This question is tricky to provide an accurate answer to due to the inconsistencies between reporting of write-in votes. Some states report a total summary figure of 'write-in' votes, in some cases including write-in votes for registered candidates, and in some cases not. Other states provide figures for every separate candidate. As a result, consolidated reporting of write-in figures tends to depend on the methodology of the author.
To use your example of Virginia, the state only started allowing write-in votes in presidential elections in 1997. In 2012, the state reported 7,151 'scattered' write-in votes, 76 for Rocky Anderson, 14 for Jill Reed, and a handful of others, while in 2016, the FEC reports a consolidated write-in 33,749 votes.
I've sourced the figures below from the FEC's official reports, going through the individual state tables from 1992-2016 and summing all individual write-in totals in order to try to mitigate this divergence in reporting standards.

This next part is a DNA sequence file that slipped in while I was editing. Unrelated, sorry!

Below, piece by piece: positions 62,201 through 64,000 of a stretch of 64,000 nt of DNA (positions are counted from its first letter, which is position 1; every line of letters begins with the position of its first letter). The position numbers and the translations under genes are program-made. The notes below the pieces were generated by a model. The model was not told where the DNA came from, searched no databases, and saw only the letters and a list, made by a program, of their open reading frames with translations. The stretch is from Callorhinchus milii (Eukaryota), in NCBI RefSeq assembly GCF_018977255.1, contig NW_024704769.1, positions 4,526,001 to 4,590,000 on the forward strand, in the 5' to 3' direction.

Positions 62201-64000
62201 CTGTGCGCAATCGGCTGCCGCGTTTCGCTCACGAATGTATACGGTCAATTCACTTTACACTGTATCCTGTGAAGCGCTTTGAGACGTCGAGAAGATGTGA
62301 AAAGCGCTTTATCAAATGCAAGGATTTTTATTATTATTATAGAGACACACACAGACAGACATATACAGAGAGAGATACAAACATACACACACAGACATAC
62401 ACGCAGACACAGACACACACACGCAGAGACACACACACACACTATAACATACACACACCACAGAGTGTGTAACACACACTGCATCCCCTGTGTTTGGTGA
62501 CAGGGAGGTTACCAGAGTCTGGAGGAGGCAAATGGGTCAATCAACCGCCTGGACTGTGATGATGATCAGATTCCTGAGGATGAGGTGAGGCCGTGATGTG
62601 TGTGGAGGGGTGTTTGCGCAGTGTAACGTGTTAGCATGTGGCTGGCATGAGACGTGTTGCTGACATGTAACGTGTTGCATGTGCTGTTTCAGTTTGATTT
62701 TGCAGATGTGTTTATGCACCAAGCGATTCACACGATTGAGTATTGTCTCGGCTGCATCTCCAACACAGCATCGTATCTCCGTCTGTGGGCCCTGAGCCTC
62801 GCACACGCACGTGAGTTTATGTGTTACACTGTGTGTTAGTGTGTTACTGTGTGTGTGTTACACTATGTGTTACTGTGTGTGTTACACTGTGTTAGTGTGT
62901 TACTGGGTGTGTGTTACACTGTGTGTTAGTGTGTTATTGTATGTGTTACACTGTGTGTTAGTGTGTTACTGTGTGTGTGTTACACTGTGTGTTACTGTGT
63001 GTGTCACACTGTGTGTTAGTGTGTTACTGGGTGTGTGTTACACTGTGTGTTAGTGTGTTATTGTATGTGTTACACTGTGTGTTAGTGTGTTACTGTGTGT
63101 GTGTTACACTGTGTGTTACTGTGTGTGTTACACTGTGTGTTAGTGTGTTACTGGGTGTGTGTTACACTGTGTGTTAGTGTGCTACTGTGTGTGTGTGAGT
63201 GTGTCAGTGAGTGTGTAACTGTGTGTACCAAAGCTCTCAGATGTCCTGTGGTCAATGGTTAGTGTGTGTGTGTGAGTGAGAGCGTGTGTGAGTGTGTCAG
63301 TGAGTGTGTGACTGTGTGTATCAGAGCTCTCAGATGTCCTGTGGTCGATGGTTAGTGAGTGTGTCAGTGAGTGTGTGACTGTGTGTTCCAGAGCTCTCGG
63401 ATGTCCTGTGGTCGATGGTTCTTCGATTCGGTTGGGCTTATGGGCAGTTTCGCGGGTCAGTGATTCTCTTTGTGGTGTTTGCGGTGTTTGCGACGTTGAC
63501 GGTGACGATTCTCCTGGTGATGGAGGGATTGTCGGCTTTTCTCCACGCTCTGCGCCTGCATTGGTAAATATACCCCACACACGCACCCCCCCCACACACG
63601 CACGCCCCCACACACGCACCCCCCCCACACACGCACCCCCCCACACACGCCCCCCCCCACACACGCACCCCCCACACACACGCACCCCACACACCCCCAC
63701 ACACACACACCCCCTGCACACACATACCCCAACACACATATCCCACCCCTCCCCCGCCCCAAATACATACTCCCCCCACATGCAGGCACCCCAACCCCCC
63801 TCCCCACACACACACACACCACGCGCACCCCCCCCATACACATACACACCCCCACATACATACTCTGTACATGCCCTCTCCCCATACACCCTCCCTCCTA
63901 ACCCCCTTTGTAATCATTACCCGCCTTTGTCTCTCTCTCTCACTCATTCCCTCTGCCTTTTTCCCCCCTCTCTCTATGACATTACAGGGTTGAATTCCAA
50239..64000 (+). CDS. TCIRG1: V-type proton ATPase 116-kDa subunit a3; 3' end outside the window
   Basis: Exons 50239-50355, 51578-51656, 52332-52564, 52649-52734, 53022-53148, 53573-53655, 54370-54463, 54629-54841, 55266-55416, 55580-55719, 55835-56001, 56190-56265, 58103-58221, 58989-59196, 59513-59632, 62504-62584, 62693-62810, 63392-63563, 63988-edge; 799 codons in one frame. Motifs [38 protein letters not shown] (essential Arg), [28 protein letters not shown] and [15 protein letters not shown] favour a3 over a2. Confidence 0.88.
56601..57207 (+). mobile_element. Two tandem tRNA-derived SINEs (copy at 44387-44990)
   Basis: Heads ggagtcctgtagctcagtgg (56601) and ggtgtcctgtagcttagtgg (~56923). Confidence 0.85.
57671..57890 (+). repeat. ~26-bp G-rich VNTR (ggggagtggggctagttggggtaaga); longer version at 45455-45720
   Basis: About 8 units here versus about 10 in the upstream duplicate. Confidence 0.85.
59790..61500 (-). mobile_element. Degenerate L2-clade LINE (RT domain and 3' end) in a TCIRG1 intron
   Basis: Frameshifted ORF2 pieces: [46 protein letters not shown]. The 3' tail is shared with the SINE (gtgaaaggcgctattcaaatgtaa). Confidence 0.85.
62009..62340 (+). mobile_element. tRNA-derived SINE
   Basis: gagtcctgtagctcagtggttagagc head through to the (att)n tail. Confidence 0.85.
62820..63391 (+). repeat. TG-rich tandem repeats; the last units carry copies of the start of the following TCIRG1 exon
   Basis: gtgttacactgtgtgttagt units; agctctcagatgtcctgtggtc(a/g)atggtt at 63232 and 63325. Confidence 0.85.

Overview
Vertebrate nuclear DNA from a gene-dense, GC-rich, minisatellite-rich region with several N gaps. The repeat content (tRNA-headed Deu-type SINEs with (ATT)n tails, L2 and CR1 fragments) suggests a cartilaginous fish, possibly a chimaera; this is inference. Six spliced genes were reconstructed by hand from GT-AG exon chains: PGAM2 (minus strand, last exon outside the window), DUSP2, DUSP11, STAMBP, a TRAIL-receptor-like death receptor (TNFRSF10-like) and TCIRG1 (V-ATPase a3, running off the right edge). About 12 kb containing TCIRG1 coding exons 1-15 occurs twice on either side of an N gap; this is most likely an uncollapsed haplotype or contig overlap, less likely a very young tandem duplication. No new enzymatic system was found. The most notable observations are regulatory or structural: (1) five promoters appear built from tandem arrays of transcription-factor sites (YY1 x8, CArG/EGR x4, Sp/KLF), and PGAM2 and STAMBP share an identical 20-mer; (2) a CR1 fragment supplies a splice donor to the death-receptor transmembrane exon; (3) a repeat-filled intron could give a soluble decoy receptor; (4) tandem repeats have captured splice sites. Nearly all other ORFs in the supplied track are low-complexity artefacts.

We can see that write-in votes remained relatively low in both absolute number and percentage, despite steadily increasing. This changed radically in 2016, when votes for both Evan McMullin & Bernie Sanders among others lead to a large increase in the number of write-ins. It's still a bit too early to tell whether the 0.4% unofficially reported in Virginia is high compared to the rest of the nation, but compared to 0.85% reported in that state in 2016, it is substantially lower, while still not a return to pre-2016 levels.